How I used Twitter to change careers
When I started work as a graduate, I deleted my Twitter account. I remember the moment very clearly. I was worried about appearing professional, and thought that now I had finally started the coveted grad job, it was best to cull my social media footprint. Fast-forward two years, and my legal career had started to lose its shine. I had no idea what I wanted to do, and was feeling increasingly trapped in a decision that I made when I was the ripe old age of 18.
I decided to start blogging about my journey, and (with some hesitation) activated my Twitter account again. Little did I know at the time that this would be a key part of my career transition.
So how did I tweet my way to a new career?
There’s heaps of posts out there on how to build a Twitter following and Twitter dos and don’ts. This post isn’t one of them.
What I am going to share is how I built a Twitter following from scratch and used this as leverage to meet awesome people, build a network of support and ultimately change careers.
The first step is obvious, get online and own your online space. I am horrified by how many people still share the view I had as a graduate. If you want to be known for something, you have to claim your online space. Plus, it’s free! And if you are savvy with how you are using your time online, I bet that you can make the time then reap the rewards from building your online tribe.
Be authentic. At the start, I was acutely aware of the tension between being a corporate lawyer and also being open and honest online. It can take a while to find your voice, and you know what, that’s OK! Just keep on tweeting and connecting. Influencers on Twitter want to connect with the real you.
Be active and give, give, give! It’s easy to fall into the habit of simply retweeting other people’s awesome posts, especially when you are busy. If you want to establish a name for yourself on Twitter, you are going to have to fit some of your own thoughts into those 140 characters. Share other people’s content that you like and tag them with their Twitter handle so they get a notification. Don’t be afraid to put in the groundwork! If there is someone you would like to build a relationship with, read his or her work and then share it – multiple times! If they ask their followers a question, write back with your thoughts. Consider using a Twitter list to keep up to date with the key people you want to connect with.
Focus on real engagement. Don’t worry about how many followers you have – followers are only one metric to measure your success. I measure my Twitter success by how I can convert a Twitter connection into “IRL”, that’s In Real Life.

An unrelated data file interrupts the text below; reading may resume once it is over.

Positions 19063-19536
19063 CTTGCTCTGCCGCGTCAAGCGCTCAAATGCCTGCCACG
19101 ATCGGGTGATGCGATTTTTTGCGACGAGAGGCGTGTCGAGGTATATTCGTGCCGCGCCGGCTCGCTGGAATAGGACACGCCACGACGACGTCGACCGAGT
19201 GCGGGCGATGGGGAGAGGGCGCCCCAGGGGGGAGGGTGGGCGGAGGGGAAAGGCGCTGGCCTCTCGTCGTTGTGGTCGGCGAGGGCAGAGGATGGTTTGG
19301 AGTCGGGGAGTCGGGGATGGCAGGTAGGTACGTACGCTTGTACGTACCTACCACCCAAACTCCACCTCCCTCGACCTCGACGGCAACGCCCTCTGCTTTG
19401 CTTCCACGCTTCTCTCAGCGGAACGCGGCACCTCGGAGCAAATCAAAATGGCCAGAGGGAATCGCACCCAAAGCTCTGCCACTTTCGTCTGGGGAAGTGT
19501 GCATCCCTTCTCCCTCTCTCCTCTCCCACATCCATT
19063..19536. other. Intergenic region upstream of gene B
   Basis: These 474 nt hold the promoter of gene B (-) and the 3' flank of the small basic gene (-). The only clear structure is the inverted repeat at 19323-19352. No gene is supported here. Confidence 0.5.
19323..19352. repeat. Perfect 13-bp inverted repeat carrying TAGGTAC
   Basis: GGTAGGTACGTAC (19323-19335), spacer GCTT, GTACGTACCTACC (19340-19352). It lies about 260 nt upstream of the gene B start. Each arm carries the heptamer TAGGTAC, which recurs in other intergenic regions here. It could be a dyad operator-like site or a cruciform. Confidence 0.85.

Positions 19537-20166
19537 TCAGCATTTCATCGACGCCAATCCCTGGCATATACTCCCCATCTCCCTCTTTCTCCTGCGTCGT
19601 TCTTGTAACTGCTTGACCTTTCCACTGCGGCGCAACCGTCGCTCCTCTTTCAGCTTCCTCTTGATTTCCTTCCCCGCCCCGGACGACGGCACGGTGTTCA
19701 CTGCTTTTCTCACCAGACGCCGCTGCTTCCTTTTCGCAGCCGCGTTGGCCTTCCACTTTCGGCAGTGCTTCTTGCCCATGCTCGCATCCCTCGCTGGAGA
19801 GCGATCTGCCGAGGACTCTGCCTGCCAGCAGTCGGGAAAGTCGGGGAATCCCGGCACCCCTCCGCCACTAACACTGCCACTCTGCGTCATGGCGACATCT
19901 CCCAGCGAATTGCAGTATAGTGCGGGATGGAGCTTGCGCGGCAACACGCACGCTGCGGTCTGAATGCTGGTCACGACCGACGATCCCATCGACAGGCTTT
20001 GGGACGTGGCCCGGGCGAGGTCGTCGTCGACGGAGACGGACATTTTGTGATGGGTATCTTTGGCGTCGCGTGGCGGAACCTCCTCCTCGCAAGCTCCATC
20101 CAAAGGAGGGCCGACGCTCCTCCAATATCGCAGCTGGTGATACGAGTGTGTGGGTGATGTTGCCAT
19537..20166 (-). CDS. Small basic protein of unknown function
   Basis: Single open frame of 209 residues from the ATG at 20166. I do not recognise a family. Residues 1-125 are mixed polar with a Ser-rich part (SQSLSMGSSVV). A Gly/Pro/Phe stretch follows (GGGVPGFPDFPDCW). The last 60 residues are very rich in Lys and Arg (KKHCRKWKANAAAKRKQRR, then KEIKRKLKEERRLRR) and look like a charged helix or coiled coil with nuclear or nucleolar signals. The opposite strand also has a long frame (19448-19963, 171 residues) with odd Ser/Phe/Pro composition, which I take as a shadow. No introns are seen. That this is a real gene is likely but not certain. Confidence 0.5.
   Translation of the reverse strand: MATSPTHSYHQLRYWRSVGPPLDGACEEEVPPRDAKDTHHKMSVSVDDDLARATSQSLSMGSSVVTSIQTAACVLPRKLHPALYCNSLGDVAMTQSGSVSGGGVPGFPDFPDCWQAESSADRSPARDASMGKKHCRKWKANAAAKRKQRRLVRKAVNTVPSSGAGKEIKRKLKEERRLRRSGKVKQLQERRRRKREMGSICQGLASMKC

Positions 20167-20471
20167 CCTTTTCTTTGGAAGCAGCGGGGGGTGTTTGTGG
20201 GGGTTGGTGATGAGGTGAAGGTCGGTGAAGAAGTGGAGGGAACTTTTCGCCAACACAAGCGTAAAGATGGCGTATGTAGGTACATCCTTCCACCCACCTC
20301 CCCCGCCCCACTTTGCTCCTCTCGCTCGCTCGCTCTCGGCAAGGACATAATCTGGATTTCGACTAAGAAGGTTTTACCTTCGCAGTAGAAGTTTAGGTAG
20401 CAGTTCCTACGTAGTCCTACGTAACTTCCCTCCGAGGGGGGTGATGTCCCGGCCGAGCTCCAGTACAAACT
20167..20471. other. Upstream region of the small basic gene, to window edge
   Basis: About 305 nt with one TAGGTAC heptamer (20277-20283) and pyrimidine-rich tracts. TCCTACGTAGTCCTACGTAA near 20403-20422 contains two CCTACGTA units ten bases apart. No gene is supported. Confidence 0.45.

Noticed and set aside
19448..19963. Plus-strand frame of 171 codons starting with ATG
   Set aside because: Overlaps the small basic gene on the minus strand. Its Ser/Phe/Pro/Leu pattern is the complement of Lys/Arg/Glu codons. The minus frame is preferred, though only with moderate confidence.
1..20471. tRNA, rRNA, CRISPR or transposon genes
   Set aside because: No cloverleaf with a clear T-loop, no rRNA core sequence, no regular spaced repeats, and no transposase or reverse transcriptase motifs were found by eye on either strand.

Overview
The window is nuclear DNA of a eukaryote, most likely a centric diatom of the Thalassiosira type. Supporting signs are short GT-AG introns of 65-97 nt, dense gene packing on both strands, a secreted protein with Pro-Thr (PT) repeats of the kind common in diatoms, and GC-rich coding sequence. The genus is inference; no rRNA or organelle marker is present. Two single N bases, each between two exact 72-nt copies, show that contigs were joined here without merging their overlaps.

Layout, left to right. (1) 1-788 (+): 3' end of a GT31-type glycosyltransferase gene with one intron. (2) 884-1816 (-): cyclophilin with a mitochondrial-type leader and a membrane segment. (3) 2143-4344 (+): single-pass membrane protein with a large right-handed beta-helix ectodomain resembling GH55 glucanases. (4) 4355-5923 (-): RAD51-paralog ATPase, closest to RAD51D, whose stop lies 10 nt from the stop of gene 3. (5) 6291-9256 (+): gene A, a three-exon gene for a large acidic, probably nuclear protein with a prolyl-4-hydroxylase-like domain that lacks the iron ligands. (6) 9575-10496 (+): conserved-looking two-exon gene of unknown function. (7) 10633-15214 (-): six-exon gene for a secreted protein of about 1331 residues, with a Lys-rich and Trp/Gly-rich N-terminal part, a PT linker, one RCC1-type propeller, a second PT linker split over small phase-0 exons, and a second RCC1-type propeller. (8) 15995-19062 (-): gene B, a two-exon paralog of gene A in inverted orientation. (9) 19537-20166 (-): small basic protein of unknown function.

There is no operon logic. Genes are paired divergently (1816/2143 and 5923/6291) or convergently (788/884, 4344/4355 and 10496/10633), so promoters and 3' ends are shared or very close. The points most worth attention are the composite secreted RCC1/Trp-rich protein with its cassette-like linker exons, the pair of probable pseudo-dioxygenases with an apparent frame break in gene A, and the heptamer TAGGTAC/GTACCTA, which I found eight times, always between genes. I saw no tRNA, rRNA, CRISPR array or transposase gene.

If someone is tweeting your stuff, or is in the area that you want to work in, why not ask them for a coffee? People are constantly amazed when I tell them that I used Twitter to meet a number of key individuals in a variety of areas when I was working out what I wanted to do. Of course, I was safe about it – I knew that I was meeting with legitimate people – but some of these people were instrumental in connecting me with people who could help me, sharing ideas and even just inspiring me to keep going.
I have received some fantastic advice from real thought leaders who were willing to chat to me after connecting on Twitter. For example, the other week I met Trevor Young, the PR Warrior, because I bit the bullet and asked him for coffee after he tweeted my ’50 coffees’ post (it worked out pretty well for me!). It's pretty cool to think that someone like Trevor is willing to take time out of his day to share heaps of great stuff with me about branding, PR and content creation. The best thing about Twitter is it gives you access to people who would have previously been almost impossible to reach, particularly as I wanted to move out of legal circles and meet people in a whole variety of industries.
Most people are incredibly generous with their time and expertise – and Twitter is the perfect tool to start building relationships with like-minded people.
My key piece of advice? Get started now, and don’t waste this opportunity!
PS. You might have guessed it by now, but I have resigned! Over the next few weeks I will share my tips with you on how I changed my career and all the things I have learned along the way. Make sure you check back in soon and sign up to my email list to keep in touch.